News Briefs

Polaris lecture series wraps up with discussions on Washington

The Spring 2007 Polaris lecture series finished its season with guest lecturer Matthew Spalding on Thursday, March 29, in the Consortium Library. Spalding’s lecture, “The Command of Our Own Fortunes: George Washington and the Challenge of Founding,” addressed issues such as the founding of the United States and the influence of the nation’s first president. Spalding is the director of the B. Kenneth Simon Center for American Studies. The Polaris lecture series, named for the North Star on Alaska’s flag, has provided opportunities for various guest speakers to address a wide range of subjects in the liberal arts. The UAA Democracy Forum organizes the series, with assistance from the University Honors Forty-Ninth State Fellows Program, the Office of Community Partnerships, the Polaris Society, the Alaska Humanities Forum and the Intercollegiate Studies Institute. The series began in the 1980s to recognize the establishment of the Constitution and was revived in 2005 after a multi-year hiatus.

Departments and students made aware of postal rate increase

The United States Postal Service is yet again increasing the overall rate to ship letters and packages. The new rates will take effect on Monday, May 14. The governors of the U.S. Postal Service approved the price increase of a first-class stamp to 41 cents. The new rates will also cause an increase in the amount General Support Services charges to ship letters and packages. Located downstairs in the UAA Bookstore, General Support provides full mail and print services. Letters or packages with an insufficient amount of postage brought to GSS after May 14 will not be sent. The USPS did approve Forever Stamps, which cost as much as first-class stamps but are good forever, regardless of future rate changes.

NSF awards $1.8 million in grants toward permafrost study

Geophysics professor Vladimir Romanovsky has received $1.8 million in grants toward expanding global permafrost monitoring. The National Science Foundation has been the main contributor of grants awarded to Romanovsky, who received funding in August for a climate model that can map permafrost changes in Greenland and Alaska. For the next three years, he will use $945,000 toward establishing a network of permafrost observatories and setting up a standardized system to study permafrost in North America and Russia, which has half of the Far North’s permafrost. The proposed network serves as the United States’ contribution to expand worldwide effort for International Polar Year.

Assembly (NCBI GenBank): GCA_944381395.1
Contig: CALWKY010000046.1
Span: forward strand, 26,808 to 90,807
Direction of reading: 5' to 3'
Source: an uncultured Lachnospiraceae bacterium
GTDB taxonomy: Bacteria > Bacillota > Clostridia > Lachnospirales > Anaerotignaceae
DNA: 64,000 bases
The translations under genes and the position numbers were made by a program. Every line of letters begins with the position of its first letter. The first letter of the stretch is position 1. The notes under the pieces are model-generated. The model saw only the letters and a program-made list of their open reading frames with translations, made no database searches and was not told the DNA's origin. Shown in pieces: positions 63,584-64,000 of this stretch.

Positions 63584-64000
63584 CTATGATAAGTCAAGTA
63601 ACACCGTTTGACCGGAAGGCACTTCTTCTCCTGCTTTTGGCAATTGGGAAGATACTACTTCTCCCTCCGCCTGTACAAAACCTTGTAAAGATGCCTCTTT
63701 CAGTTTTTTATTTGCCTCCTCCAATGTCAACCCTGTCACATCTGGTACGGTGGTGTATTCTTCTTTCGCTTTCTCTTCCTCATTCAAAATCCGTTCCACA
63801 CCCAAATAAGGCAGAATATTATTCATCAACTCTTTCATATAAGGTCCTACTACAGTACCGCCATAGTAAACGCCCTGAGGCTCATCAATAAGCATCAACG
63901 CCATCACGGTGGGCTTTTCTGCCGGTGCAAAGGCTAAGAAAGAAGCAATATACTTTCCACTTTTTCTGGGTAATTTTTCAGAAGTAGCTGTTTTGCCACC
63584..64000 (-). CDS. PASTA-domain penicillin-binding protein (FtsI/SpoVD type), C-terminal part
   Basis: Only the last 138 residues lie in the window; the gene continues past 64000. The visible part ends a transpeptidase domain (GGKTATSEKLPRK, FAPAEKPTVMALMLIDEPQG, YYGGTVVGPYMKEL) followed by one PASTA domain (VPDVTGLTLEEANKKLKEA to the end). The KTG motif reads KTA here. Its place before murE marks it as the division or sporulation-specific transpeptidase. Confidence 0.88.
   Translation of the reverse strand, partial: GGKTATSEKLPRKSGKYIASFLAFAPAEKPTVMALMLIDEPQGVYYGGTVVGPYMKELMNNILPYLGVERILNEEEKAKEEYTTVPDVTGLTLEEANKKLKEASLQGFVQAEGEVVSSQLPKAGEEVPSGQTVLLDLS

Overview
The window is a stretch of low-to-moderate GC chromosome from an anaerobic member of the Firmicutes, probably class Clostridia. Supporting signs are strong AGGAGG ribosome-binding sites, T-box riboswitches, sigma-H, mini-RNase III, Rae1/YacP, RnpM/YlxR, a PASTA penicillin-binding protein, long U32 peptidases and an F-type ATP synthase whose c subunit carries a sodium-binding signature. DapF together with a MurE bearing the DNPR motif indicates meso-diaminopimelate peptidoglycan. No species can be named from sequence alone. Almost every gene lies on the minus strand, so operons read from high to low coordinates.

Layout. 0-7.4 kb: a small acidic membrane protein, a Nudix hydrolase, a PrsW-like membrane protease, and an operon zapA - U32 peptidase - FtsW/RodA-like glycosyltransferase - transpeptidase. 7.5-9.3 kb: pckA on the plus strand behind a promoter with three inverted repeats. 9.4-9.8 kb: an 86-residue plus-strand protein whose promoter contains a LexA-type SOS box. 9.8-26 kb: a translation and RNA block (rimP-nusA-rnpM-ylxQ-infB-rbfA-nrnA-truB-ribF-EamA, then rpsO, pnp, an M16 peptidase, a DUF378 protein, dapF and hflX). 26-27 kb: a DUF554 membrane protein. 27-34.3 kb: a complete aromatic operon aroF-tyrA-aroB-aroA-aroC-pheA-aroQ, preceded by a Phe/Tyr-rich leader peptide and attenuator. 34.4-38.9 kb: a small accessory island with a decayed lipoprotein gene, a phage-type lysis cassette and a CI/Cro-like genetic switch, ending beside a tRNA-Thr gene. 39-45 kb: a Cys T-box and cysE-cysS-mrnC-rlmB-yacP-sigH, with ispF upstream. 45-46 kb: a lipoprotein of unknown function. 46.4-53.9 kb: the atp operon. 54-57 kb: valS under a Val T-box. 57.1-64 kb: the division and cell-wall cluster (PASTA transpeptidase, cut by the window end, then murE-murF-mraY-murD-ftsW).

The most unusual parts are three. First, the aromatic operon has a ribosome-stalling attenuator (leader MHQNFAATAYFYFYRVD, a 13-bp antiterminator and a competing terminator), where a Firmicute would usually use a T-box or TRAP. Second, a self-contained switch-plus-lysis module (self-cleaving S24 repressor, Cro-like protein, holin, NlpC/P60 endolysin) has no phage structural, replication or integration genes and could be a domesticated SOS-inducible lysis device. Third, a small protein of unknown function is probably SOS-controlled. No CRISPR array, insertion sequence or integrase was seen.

Steve Colt named interim director of UAA’s ISER in Ulmer’s absence

UAA announced that Steve Colt has been appointed as interim director of the Institute for Social and Economic Research. Colt has been an economist with ISER since 1984 and will replace Fran Ulmer, who has accepted the position of interim chancellor. Colt has more than 20 years of research experience in Alaska and his interests include energy economics, rural utilities and the economics of environmental systems and non-marketed ecosystem services. ISER is a division of the College of Business and Public Policy at UAA, with a staff of about 30 faculty members, research associates and support personnel. The Institute maintains the state’s largest economic database while forecasting population and employment growth.

Dental program assists child dental care with free sealant

The UAA Dental Assisting Program will offer a free sealant clinic for children on Saturday, April 7, from 10 a.m. to 2 p.m. at the Dental Clinic in the Allied Health Sciences Building. The clinic is open for children between the ages of 7 to 12 years old who have permanent teeth free of decay or have been advised that sealants will be beneficial to the health of their teeth. The Dental Program prepares students to become skilled members of the dental care team. Assistants increase the efficiency of the dentist to provide oral health care. No appointment is necessary for the clinic. Children will be served on a first come, first serve basis. For more information on the sealant clinic, call 786-6960.